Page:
Nancy P said...

Maryb, be sure to look out the windows tomorrow, because the nice weather will come and go fast. We just had snow flakes. (How can you get any work done? I have to talk to a book club tonight and it KILLS me to have to turn away from the news.)

Nancy P said...

Hi, Conda and Kimberly! Kimber, "Timothy Hutton." I wonder what he's doing now.

FARfetched said...

Sniff's lettin' it all hang out, huh? I'm not gonna "sniff" it though!

It's been soupy-looking all day here, but the rain is supposed to come in tonight. If it goes away by morning, I might take the bike to work again.

I left the worst part of the insert for last — the front. Not because it's worse than the rest, but it has all this ironwork filigree to work around. The cone brush, I hope, will do what's needed. But if all goes well, I might start painting it by tomorrow.

boran2 said...

Hi all!

Those are interesting suggestions from the comments.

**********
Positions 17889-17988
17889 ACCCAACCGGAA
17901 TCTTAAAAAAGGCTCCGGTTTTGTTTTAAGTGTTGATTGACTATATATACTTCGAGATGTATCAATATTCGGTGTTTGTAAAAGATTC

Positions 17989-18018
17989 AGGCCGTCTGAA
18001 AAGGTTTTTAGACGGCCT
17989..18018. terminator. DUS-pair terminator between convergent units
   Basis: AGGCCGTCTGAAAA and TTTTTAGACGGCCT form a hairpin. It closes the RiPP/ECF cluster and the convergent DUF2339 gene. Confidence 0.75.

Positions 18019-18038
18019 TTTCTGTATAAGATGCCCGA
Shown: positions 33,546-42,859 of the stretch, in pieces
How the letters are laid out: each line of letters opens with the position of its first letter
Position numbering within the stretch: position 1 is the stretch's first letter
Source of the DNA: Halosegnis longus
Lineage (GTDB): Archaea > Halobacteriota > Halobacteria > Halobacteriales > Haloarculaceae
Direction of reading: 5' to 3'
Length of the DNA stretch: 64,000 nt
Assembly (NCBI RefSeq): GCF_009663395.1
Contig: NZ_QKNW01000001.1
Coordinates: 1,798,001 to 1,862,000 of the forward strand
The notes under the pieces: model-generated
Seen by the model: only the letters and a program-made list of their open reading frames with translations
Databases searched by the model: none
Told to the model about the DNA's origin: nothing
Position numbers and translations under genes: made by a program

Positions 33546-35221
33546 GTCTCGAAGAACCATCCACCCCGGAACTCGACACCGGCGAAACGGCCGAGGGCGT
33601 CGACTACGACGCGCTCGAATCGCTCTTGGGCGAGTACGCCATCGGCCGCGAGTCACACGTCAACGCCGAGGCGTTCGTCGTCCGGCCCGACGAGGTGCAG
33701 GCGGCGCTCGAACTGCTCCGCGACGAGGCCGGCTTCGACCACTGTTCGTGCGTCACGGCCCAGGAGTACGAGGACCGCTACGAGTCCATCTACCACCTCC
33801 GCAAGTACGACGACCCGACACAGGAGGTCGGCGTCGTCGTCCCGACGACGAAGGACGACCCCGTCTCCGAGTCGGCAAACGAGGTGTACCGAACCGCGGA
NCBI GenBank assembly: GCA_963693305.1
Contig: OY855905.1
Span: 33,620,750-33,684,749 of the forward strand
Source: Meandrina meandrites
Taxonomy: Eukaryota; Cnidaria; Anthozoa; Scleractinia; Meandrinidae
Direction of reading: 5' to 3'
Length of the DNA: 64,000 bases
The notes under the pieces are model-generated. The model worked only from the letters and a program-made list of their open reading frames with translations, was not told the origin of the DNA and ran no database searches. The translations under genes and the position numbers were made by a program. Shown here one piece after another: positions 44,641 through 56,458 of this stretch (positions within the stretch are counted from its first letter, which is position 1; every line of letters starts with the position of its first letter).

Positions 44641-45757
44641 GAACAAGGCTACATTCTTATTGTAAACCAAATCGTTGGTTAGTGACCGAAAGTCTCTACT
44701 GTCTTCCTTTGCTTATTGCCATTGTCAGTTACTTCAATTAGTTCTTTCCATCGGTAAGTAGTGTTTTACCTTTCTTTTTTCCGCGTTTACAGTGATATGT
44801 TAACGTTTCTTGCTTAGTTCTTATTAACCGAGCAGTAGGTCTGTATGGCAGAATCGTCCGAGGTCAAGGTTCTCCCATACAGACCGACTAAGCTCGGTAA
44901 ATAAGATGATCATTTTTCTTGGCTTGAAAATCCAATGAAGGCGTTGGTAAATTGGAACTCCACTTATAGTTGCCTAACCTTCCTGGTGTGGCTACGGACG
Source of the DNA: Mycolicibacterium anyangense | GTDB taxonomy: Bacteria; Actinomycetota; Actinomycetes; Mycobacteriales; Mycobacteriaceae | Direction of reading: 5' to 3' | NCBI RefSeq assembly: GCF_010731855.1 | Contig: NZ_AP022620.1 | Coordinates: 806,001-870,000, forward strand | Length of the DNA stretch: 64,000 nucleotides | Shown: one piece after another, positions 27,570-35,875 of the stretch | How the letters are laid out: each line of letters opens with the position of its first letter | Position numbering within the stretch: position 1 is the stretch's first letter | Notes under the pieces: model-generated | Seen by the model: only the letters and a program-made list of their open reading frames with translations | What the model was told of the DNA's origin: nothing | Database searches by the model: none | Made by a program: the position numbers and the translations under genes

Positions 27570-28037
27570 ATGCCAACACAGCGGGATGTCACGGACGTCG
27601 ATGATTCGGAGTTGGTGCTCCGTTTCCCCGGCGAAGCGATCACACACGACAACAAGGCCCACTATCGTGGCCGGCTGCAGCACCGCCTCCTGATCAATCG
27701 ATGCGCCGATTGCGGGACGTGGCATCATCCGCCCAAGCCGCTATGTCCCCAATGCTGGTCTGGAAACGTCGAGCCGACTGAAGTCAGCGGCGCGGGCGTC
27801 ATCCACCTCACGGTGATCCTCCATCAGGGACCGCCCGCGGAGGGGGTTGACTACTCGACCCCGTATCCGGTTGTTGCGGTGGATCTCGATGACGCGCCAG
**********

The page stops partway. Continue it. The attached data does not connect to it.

I too was enjoying our spring weather after this long winter. ;-)

Scott Sigler said...

Hi all. Found this post from my Mandatory Vanity Search. I can't understate the value of podcasting your work, and submitting your work to a number of short-story podcasts. Variantfrequencies.com (multiple genres), escapepod.com (scifi), pseudopod.com (horror) and many others have wide-open submission policies. If you can learn how to record and post your own work, that's the best solution -- you're the editor, you publish any story you think is strong enough. It also creates a bond with the listener, because there is something special about hearing an author read his or her work. If you're not suited for recording, you can still submit stories to the above-mentioned markets. If they pick up the story, someone else reads it, and you have a multi-media calling card you can use as you build your name. A link to an audio recording of your story can be sent via email, posted in blogs or anywhere online -- it's instantly listenable and caters to the time demands of new readers. And if those readers like it, they are apt to simply copy the link and email it to their friends.

Look into it!